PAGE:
Business of Men

Trading stocks daily: Get better by understanding indices


Stock trading, like many other high-earning professions, has traditionally been reserved for men. That’s not to say that women couldn’t get into trading, but you definitely do better at trading stocks daily when you understand how stock market indices are calculated, and what causes their price to move.

While some investors are only interested in individual companies within the stock market, there is plenty of worth in acknowledging the market as a whole – or, at least, some of the indices that serve it.

Several stock market indices are used, although there are three that stand out in terms of their popularity – the S&P 500, the Dow Jones, and the Nasdaq. And entrepreneurs are coming to appreciate how they can use these indices when trading stocks daily as a secondary income stream.

These are essentially clusters of companies that have their unique parameters. The S&P 500, for instance, catalogs 500 of the biggest firms in the United States based upon their market capitalization, ‘visibility,’ and trading history. The Nasdaq, meanwhile, primarily focuses on tech companies.

Each index has a value of its own, based upon the performance of the individual stocks that it contains. However, how the value of an index is calculated tends to vary, and there are four general techniques:


Here, each individual stock within the index will add its own value based upon its market capitalization. Therefore, the largest market cap firm will lead to the most movement within the index’s price.

The S&P 500 is one of the most popular market-weighted indices, and it is calculated by working out the market weighting of each stock. This calculation takes the number of shares each company has and multiplies it by a single share’s current value.

So, Apple’s current weighting is 16.79 billion total shares multiplied by $134.43, while Facebook’s calculation is 2.4 billion multiplied by $309.76.

This ‘free float’ market cap is then divided by the total market cap of the index to give each stock its individual weighting. So those with a larger market weight will have more of an impact on the value of an index on a day-to-day basis.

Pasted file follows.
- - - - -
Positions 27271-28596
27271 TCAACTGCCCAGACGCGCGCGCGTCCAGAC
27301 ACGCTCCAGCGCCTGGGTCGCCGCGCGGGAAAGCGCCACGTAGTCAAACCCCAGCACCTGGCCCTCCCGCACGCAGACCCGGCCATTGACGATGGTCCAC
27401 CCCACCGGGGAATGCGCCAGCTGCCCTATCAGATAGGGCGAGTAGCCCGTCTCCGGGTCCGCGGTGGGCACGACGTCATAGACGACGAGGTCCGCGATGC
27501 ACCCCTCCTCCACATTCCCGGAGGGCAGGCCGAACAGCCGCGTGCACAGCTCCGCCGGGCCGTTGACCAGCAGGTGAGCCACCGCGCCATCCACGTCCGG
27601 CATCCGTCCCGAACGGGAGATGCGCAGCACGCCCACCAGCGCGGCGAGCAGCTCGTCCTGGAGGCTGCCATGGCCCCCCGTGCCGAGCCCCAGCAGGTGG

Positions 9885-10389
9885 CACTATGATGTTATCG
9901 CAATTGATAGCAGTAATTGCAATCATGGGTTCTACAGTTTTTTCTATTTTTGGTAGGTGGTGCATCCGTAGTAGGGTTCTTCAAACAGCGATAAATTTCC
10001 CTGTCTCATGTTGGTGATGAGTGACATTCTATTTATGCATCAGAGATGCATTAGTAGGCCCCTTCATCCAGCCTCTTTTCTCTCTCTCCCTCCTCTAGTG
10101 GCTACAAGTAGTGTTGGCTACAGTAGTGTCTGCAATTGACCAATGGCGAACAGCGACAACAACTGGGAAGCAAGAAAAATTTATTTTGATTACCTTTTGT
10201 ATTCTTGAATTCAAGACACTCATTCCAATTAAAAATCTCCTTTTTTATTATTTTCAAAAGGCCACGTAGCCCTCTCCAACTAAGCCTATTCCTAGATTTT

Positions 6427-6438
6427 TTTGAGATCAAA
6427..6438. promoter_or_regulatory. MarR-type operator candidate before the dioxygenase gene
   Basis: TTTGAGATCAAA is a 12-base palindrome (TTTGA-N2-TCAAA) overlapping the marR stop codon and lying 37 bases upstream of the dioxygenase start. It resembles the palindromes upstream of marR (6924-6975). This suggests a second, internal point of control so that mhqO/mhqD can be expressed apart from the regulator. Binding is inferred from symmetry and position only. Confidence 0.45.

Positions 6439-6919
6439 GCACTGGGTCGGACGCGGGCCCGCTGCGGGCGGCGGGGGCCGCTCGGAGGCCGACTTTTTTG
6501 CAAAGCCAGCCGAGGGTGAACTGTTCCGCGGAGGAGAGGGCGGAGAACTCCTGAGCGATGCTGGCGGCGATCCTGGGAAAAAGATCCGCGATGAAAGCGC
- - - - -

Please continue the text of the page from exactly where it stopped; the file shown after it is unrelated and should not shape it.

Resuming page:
This is a more straightforward calculation in which the weighting for each stock is derived from its price.

In this scenario, smaller companies with a lower market cap – and yet a greater stock value – can have more of an impact on the performance of the overall index.

The Dow Jones is calculated in this way, and some investors believe this is the most effective method for analyzing the strength of an index and its major players.


As the name suggests, here each stock is given an equal weighting within the index regardless of its financial scale.

So, the value of each stock is added together and then divided by the total number of stocks within the index.

This is a simplified approach to calculating index value, and while useful for newcomers to investing, it is perhaps not as ‘sharp’ a measure as the market or price weighting techniques.


Investors that take a more technically-minded approach to their trading may use a fundamental-weighted method to calculate an index’s performance.

This technique looks at advanced measures such as price to earnings ratios and book values to calculate the index value, and clearly this is aimed at the most experienced of investors.

Stock market indices are a popular option for many traders, and that’s why a number of brokers offer their clients the chance to invest in an index or two – for example, you can read True Potential reviews to see what this broker offers as far as indices are concerned.

Highly liquid and yet volatile on a short and long-term basis, stock index trading can be a useful source of primary or secondary income as long as you know what causes their value to fluctuate.

What causes stock index price moves?

All stock market indices, whether they have 30 individual elements or 500, will ultimately perform as well as their constituent parts.

But you can see how the weighting calculation can have an impact upon the index’s value, and if a disastrous event affects a major brand – think BP in the midst of an oil crisis – then their value, and thus their index’s, will suffer accordingly.

When analyzing an index for trading stocks daily, always consider how powerful its constituent parts are, and whether those stocks are set for a period of growth or negativity.

Sometimes, price moves occur independent of the stocks within the index. Economic and political factors are always amongst the most considerable, whether its unemployment figures, inflation, trade deals or a change in government.

Taken together, we can see how easy it might be for an index’s value to be moved, and how investors can benefit accordingly when trading stocks daily as an income stream.


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